There’s a fine line between sharing and over-sharing!
There is a fine line between sharing and over-sharing, especially in the context of television, radio and internet performances. You want to show enough to hook your audience and convince them to buy tickets, but at the same time you don’t want to ‘show all your performance cards’ because this can lead to a couple of major problems.
Whether you are promoting a singer with a new album or concert tour, a new musical or play or even the latest reality television show, promotion will generally consist of a series of television and radio interviews accompanied with footage uploaded onto online mediums. While this is a great way to spread information and reach a large number of people, it can also lead to problems further down the track if too much information is released.
When it comes to new musicals, the obligatory promotional appearances usually involve performing one of the songs from the show – or if they are feeling really creative it will be a medley of two songs. The choice of song is rather important in these circumstances. You don’t want to give away the best song in the production but at the same time you want the song to really show off what the production has to offer. At the same time, you don’t want to do the same song in each appearance but you don’t want your audience to be able to piece together the entire show from performance clips on YouTube. And here’s why . . .
The second one is pretty obvious so I’ll start with that.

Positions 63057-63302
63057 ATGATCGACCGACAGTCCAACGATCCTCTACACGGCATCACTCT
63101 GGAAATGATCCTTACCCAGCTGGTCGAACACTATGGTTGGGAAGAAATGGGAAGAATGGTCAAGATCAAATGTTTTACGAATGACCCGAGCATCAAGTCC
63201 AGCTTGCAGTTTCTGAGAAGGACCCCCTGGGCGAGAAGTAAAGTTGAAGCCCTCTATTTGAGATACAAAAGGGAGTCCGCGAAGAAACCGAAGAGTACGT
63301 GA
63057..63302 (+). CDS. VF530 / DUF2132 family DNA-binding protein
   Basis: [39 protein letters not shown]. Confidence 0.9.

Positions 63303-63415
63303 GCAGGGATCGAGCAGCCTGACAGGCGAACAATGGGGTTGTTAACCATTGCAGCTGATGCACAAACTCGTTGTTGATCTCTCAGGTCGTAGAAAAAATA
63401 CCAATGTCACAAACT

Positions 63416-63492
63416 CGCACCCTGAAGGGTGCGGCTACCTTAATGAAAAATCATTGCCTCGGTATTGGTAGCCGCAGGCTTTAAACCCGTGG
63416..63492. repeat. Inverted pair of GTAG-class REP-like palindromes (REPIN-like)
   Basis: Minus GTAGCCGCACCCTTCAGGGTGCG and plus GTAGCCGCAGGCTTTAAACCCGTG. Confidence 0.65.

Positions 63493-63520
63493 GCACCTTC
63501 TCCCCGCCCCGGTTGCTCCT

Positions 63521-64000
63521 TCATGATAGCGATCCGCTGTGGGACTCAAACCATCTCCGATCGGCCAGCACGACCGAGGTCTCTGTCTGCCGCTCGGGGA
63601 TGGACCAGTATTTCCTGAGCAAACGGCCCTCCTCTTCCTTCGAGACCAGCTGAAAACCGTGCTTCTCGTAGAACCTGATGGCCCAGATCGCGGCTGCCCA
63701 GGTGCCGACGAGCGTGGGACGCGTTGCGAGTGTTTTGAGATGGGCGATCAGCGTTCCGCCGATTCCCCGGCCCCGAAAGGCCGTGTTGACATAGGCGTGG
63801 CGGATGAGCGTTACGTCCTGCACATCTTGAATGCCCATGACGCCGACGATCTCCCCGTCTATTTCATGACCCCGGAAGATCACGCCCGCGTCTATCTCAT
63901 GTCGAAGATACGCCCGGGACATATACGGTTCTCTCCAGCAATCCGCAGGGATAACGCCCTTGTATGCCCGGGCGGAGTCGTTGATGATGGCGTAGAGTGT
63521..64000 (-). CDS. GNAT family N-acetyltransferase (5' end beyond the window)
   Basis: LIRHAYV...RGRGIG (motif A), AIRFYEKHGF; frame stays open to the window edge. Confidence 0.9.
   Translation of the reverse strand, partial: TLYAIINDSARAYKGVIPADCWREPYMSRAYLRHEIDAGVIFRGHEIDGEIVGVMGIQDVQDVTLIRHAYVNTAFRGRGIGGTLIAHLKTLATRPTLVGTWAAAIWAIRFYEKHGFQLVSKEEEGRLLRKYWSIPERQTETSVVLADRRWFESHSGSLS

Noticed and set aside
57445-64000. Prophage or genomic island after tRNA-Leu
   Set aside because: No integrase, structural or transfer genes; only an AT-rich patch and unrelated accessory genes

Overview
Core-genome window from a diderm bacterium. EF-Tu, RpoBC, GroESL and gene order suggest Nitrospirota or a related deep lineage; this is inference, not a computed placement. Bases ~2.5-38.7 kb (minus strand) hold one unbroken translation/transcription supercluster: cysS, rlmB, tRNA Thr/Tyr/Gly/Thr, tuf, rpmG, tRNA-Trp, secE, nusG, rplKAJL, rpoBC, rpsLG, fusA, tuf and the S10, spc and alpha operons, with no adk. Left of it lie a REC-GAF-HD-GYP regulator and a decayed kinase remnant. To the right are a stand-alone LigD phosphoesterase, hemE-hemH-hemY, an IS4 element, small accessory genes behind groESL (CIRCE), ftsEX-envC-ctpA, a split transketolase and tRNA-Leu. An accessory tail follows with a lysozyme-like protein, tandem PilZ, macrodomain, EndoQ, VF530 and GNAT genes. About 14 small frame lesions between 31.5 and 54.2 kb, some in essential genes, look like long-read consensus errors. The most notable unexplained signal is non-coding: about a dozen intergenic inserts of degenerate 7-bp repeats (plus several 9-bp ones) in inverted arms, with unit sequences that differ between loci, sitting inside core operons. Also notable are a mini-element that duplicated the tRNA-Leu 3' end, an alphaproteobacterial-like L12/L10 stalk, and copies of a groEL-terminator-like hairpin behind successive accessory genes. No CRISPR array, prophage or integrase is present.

If most of the songs from the production are performed across a number of different promotional performances then who is going to buy tickets to see the show when they can basically craft the musical themselves out of YouTube clips. With the exception of die-hard fans and people who prefer to be amazed live in the theatre rather than behind a computer, ticket sales will drop off.
The other concept to consider is the choice of song/s. If the highlight of the show is chosen then it will most certainly bring in a large audience and generate buzz, but it could also damage the show’s reputation. If the audience already know the climax of the show, then they won’t be surprised on the night which could lead to some rather mediocre reviews.
Pippin is doing something rather clever with their choice of songs at the moment. Out of their two major television appearances they have performed two completely different mash-ups of songs from the show. This manages to keep the audiences entertained when seeing the cast perform a second time while also saving a large portion of the show (and a significant portion of each of the mashed-up songs for the ticket-purchasing audience).
The other intelligent thing they have done, which you don’t see very often, is the conscious choice of song for the space they have been given to perform and the style of television program on which they are performing. On the Late Show with David Letterman, the cast were given a much smaller place to perform in which lead to the choice of numbers that were rather compact and didn’t require the same height that most of the show does. However, when given the opportunity to use an enormous space on Good Morning America, they pulled out all stops and used every inch available to show off a different side of the performers.
There are a great number of other things to consider when choosing how much of a production to release to the general public for free. But tomorrow I am going to completely contradict myself today and look at what happens when the ENTIRE production is broadcast across the world for very little or no money. And for some strange reason, it actually works a whole lot better than releasing most of the production for free and leaving a little bit for ticket buyers.
Check out tomorrow’s article where we will delve into the worlds of Legally Blonde and South Pacific to find out why!
What do you think? Have you seen any good promotional appearances? Let me know in the comments section below!